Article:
Bill to allow medical marijuana in schools moves forward
February 13, 2019 05:24 PM
SANTA FE, N.M.— State lawmakers are considering a bill that would allow certain students to use medical marijuana at public schools.
Lindsay Sledge is a proponent of Senate Bill 204. Her daughter, 5-year-old Paloma, uses medical marijuana oil to stop seizures that are brought on by a severe form of epilepsy.
Paloma has only been able to attend kindergarten one day a week because she can’t receive medical marijuana treatment at school.
"She has suffered this year academically from not being in school,” Sledge said. “I sit in my car from nine to one, off school grounds, and wait for call that she's having a seizure, which has happened several times this semester, and I run to try to get her and then try to maneuver her seizing body off campus, back to my car to give her the medicine"
Senate Bill 204 would allow students, who are certified to use medical marijuana, to receive the medicine at school. However, it would exclude the use of inhaled or smoked marijuana.
The school would also be responsible for storing the medical marijuana for the student.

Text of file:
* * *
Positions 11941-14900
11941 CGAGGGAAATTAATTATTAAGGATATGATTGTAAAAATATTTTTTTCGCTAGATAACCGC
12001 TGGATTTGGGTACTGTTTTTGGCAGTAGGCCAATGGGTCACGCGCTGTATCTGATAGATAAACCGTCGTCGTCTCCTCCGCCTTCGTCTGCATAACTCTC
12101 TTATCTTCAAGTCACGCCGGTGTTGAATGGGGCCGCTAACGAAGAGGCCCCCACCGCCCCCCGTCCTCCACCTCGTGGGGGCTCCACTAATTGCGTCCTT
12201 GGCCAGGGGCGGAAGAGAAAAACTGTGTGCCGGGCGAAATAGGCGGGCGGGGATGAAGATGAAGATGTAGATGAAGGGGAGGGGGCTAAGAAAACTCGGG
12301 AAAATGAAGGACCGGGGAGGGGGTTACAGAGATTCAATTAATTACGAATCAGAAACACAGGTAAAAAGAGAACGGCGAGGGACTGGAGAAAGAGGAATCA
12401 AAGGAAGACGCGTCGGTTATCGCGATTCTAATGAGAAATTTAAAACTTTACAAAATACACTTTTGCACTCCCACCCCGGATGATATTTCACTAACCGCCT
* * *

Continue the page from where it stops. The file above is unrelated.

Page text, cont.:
Rep. Candace Gould, a Republican is sponsoring the bill.
"We do have the school boards creating their own policy for it, how it's administered,” Gould said. “Students would not be self-administering. It would be designated school personnel or the parent would be responsible for administering it."
Gould also said the bill wouldn't force any school staff member to administer medical marijuana to a student.
“A lot of parents face this and other parents have different medical issues that the medical cannabis has been working well for as well,” said Gould. “We just need to remove those barriers so they're not choosing between their education and their medicines"
Updated: February 13, 2019 05:24 PM
Created: February 13, 2019 03:48 PM
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